Dei'ah veDibur - Information & Insight

A Window into the Chareidi World

22 Adar 5762 - March 6, 2002 | Mordecai Plaut, director Published Weekly









Produced and housed by
Shema Yisrael Torah Network
Shema Yisrael Torah Network

Opinion & Comment
On Chazoro

by Rav Avraham Zvi Margolit, founder of Mifal Hamasechtos

These ideas are always important but they serve as special guidelines for activity in Nisan.

The key word in all aspects of avodas Hashem is ambition. This is especially true in the case of limud haTorah. A bochur who has no ambition to acquire knowledge of the Torah will have a very low productivity level. Everyone has to aspire to train himself to be the godol beTorah of the next generation.

The mashgiach in our yeshiva, HaRav Dov Yoffe often repeats the statement made to him by the Chazon Ish: "Almost any yeshiva bochur can be the next godol hador."

This should be the goal of any yeshiva bochur, in fact of any Jew. Rav Yisroel Salanter put it this way: "A soldier who joins the army without aspiring to become the Chief of Staff, won't even become a low- ranking officer."

However, sometimes positive ambitions can break a person's spirit, since he can end up feeling that despite his yearning for Torah, he is still somewhere at or near the bottom of the ladder. Ever so often he lifts his eyes to behold the upper rungs, but the light emanating from there only causes him to lose heart: it is a long journey, and he is still far from his destination. Often it is actually the ambition for greatness that breaks a person's resolve.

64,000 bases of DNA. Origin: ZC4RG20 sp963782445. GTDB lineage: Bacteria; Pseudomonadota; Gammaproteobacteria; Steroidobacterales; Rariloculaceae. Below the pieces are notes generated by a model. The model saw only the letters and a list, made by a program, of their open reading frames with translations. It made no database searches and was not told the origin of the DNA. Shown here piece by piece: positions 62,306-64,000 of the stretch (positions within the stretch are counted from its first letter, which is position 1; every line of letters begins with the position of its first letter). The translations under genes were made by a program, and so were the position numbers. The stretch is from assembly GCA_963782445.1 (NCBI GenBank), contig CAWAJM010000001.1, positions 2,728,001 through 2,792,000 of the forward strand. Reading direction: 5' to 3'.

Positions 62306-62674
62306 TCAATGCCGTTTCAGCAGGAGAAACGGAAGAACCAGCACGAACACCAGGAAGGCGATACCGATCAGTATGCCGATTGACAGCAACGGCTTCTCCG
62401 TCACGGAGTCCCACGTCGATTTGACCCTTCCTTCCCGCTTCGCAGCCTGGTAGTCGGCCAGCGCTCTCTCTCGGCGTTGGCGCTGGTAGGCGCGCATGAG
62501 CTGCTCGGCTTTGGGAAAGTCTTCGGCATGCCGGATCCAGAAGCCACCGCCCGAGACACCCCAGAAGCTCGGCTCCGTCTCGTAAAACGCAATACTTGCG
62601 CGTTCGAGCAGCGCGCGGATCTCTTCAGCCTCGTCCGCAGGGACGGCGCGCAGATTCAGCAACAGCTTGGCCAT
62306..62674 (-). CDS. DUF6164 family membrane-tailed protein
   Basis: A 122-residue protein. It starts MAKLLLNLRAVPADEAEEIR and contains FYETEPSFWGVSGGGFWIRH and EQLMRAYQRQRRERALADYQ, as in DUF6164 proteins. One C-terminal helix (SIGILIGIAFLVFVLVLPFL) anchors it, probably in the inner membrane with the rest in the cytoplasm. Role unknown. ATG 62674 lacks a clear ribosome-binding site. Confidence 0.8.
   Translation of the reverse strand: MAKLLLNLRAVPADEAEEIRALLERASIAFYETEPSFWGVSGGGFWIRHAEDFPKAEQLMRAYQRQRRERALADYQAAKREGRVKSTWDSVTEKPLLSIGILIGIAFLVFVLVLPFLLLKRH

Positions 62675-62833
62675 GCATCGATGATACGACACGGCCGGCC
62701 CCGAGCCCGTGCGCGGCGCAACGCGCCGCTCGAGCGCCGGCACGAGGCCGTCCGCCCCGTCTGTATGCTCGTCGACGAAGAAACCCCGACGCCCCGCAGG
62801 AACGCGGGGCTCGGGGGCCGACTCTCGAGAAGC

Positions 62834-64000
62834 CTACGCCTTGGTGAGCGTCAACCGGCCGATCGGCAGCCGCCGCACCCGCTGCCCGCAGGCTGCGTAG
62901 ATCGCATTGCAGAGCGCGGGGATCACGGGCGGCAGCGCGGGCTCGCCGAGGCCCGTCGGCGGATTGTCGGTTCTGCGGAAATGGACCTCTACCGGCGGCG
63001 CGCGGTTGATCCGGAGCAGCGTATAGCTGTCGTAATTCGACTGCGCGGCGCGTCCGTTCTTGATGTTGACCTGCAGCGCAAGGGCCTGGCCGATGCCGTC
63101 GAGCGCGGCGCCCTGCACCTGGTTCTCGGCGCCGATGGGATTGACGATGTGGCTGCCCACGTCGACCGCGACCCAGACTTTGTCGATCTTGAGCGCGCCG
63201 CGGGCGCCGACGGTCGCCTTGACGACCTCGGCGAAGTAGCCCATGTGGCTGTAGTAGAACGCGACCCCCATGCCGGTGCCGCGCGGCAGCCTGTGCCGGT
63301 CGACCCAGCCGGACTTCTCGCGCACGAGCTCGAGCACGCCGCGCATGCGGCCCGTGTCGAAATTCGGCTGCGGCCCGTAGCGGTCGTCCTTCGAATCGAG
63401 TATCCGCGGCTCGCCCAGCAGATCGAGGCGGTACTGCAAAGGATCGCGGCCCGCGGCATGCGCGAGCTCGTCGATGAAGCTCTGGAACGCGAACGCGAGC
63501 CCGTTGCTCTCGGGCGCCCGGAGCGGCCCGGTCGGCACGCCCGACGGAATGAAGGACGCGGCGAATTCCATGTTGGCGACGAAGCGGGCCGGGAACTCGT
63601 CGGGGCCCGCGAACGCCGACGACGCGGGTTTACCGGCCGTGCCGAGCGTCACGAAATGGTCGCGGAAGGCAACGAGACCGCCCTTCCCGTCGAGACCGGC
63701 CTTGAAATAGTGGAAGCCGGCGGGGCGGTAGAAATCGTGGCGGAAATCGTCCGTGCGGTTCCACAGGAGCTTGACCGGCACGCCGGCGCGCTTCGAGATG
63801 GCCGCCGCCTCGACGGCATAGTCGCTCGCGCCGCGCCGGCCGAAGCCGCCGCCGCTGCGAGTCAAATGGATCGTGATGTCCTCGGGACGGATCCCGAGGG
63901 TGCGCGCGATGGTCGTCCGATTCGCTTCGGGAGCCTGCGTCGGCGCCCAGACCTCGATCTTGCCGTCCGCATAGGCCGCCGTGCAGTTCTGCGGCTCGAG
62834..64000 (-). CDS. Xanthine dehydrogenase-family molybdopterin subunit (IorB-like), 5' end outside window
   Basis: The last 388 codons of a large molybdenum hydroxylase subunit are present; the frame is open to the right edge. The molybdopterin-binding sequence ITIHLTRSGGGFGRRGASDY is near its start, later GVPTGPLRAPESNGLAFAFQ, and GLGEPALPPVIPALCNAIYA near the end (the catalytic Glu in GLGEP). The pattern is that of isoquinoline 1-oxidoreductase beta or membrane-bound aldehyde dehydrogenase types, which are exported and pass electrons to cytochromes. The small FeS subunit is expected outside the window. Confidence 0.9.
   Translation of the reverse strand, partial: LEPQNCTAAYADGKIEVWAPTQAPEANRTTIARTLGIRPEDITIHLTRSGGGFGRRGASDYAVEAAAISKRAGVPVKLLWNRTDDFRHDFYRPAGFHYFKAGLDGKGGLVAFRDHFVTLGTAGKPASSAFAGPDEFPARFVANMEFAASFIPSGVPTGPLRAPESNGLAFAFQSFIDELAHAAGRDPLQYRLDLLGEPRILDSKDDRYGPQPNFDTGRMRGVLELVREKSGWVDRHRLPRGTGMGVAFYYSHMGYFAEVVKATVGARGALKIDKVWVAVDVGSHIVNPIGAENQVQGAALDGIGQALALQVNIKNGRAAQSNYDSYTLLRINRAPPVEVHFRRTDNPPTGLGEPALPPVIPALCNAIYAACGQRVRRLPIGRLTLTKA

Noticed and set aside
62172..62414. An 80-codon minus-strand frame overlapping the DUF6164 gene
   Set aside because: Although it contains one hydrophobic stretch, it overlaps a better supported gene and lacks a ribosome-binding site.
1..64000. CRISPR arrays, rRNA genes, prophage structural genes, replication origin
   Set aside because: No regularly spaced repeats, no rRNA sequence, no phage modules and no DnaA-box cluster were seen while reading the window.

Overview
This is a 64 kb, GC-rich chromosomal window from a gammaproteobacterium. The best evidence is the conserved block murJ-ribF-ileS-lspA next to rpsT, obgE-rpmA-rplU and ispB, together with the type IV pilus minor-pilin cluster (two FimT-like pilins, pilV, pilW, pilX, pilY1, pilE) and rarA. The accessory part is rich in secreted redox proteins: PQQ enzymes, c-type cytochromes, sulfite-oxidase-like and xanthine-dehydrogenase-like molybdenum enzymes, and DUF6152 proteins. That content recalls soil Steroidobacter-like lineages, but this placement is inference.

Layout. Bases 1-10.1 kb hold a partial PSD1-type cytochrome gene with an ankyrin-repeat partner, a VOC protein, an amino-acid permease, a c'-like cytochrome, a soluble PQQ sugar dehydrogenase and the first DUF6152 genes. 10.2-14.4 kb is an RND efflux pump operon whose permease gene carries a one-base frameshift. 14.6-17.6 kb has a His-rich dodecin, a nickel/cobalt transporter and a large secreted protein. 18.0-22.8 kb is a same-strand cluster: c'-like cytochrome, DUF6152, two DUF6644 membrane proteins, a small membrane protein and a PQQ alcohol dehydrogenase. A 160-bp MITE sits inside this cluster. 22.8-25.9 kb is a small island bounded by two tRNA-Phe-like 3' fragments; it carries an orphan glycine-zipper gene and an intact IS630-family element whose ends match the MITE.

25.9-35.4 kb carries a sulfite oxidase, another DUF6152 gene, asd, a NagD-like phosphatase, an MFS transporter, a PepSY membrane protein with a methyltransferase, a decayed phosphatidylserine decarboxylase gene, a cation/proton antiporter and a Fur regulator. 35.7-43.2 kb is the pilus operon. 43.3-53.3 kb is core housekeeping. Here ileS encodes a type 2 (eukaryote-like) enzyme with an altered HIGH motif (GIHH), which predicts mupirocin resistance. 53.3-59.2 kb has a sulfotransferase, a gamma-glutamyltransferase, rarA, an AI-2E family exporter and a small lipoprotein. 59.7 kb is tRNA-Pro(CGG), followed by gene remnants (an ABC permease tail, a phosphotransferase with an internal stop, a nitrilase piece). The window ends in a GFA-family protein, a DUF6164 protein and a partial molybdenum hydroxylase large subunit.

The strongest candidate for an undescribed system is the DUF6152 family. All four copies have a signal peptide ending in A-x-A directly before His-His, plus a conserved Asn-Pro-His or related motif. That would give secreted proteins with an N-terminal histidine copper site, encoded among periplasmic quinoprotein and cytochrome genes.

Consequently, each one of us has to be aware of our limitations as mortal beings. The Chazon Ish quoted the Rambam: "It is beyond a mortal to be proficient in the whole of Shas." That is not to say that there are not people who are beki'im in Shas: the Jewish nation has been blessed with such individuals, but they acquired this status not as humans, but in the merit of immense siyata deShmaya.

Our desire to know the whole of Shas often leads us to neglect material we have studied in favor of the acquisition of new knowledge. In practice, we end up forgetting a lot of material we once knew very well, because of our failure to review it sufficiently.